Dave
Thanks, Dave
the ECU is currently getting 8.1 V at start engaged, cranking, no ignition.

The resistance tests that I performed on the 2 ballast resistors were on the bench and completely cold.

Thank you for the heads up on the start up circuit of the ECU. I did not know that was different from the run circuit.

I ordered new ECU and matching single ballast resistor from Rick Ehrenberg yesterday (link above). I talked to Halifax hops extensively on the phone last night. He says that Rick’s ECU is a quality ECU. He also says that some ECUs can run on voltage of 9 V, but it doesn’t sound like the 8.1 V that my ballast resistors are allowing to the ECU is allowing ECU to function.

I also don’t understand how any ECU can get 11 V if the coil side of the ballast resistor is designed to reduce charge to 9 V. It would seem, during start/cranking, that the ECU would get 9 V when charge goes the opposite direction from the start circuit through the coil side of the resistor and to ignition run which powers the ECU. If you can offer further enlightenment on the subject I’d be grateful. Thanks Ben.
 

1970FuryConv

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THE FIX
Ballast Resistor & ECU HIREV 7500

Ballast Resistor dual: disconnect 4 connectors. BR dual: remove, 7/16 ss, 6 ext, ¼ R. BR cold: dual 1.6/5.3 ohms, trash. Primary side s/b .5 ohms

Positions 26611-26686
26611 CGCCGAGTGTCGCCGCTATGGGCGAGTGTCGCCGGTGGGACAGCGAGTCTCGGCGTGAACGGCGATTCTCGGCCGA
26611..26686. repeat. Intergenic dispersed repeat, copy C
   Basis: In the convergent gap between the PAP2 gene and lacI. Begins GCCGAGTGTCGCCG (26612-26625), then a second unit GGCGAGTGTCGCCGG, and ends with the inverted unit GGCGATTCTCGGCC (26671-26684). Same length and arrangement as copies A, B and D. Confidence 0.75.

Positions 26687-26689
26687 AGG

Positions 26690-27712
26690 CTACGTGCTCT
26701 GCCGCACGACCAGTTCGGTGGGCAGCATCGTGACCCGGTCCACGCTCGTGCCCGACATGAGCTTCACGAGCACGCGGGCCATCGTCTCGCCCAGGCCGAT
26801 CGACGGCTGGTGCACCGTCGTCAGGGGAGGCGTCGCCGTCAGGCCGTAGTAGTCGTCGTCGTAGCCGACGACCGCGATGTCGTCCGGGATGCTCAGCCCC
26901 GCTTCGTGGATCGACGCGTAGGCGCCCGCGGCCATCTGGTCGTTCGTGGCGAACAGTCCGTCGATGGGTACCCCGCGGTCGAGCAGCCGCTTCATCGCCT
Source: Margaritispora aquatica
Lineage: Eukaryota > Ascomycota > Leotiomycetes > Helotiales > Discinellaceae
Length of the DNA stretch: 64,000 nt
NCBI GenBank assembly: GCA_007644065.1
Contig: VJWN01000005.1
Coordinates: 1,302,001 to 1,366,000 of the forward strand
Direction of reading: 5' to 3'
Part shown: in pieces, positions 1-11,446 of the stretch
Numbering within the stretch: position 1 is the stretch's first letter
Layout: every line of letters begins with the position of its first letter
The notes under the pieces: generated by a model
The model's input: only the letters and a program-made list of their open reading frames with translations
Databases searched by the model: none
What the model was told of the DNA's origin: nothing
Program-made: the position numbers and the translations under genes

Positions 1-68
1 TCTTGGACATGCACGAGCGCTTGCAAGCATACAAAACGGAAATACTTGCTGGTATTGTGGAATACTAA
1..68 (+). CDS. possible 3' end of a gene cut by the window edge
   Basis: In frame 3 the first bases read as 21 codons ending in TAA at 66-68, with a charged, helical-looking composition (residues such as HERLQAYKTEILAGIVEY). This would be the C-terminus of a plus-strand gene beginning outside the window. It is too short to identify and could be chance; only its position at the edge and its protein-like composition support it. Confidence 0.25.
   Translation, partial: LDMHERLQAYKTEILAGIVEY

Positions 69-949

BR new, single, cold: .9 ohms
BR1.jpg

BR new, install: 7/16 ss, 6 ext, ¼ R. Install ignition run and start. Cut off end of primary jumper and leave aux power to ECU DG/R disconnected. Not used with 4-prong ECU.
BR2.jpg

ECU, 5-prong, remove: elec conn, PHSD. Bolts: 7/16 ss, 3 ext LS, 6 ext RS, ¼ R
PXL_20220204_180736635.jpg

Coil primary resistance: 1.8 ohms. Must be over 1.4 ohms by Ehrenberg directions

ECU Base: resistance to ground .5 ohms., ground wire loose from base, .2 ohms. Running without good ground destroys ECU instantly per Ehrenberg.

New ECU, HIREV 7500: run without BR destroys ECU in short time.
PXL_20220204_180642424.jpg

Sil-Glyde: apply to 4 prongs, Q-tip. Also, end of each hole in connector
PXL_20220204_182343506.MP.jpg

New ECU: 7/16 ss, 3 ext, ¼ R. Connector does not seat as low as 70 Fury, but does install, PHSD
PXL_20220204_183608546.MP.jpg

PXL_20220204_183639840.jpg

Cold Start: Started 1st turn of key, in start position!!!!! Idle completely normal.

Idle charging before test drive: BR: Ignition Run 13.98 V, Ignition Start 11.48 V, Coil + 11.45V, Battery 14.23 V

Test Drive: normal.

Idle charging after test drive: Ballast Resistor: Ignition Run 14.0 V, Ignition Start 11.9 V, Coil + 11.86 V, Battery 14.22 V

Engine Off, key at ign run: Ballast Resistor: Ignition Run 12.05 V, Ignition Start 9.61 V, Coil + 9.57 V, Battery 12.57 V

Battery 12.8 V, ignition off
 

thethee

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Awesome, glad it's fixed!
If all else checks out, it's gotta be the ECU
 
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1970FuryConv

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Started again today, 35°F, 1st turn of key. Now I have to deal with a shorted door jam switch, so I can keep my battery connected. It's always something!:BangHead::BangHead::BangHead: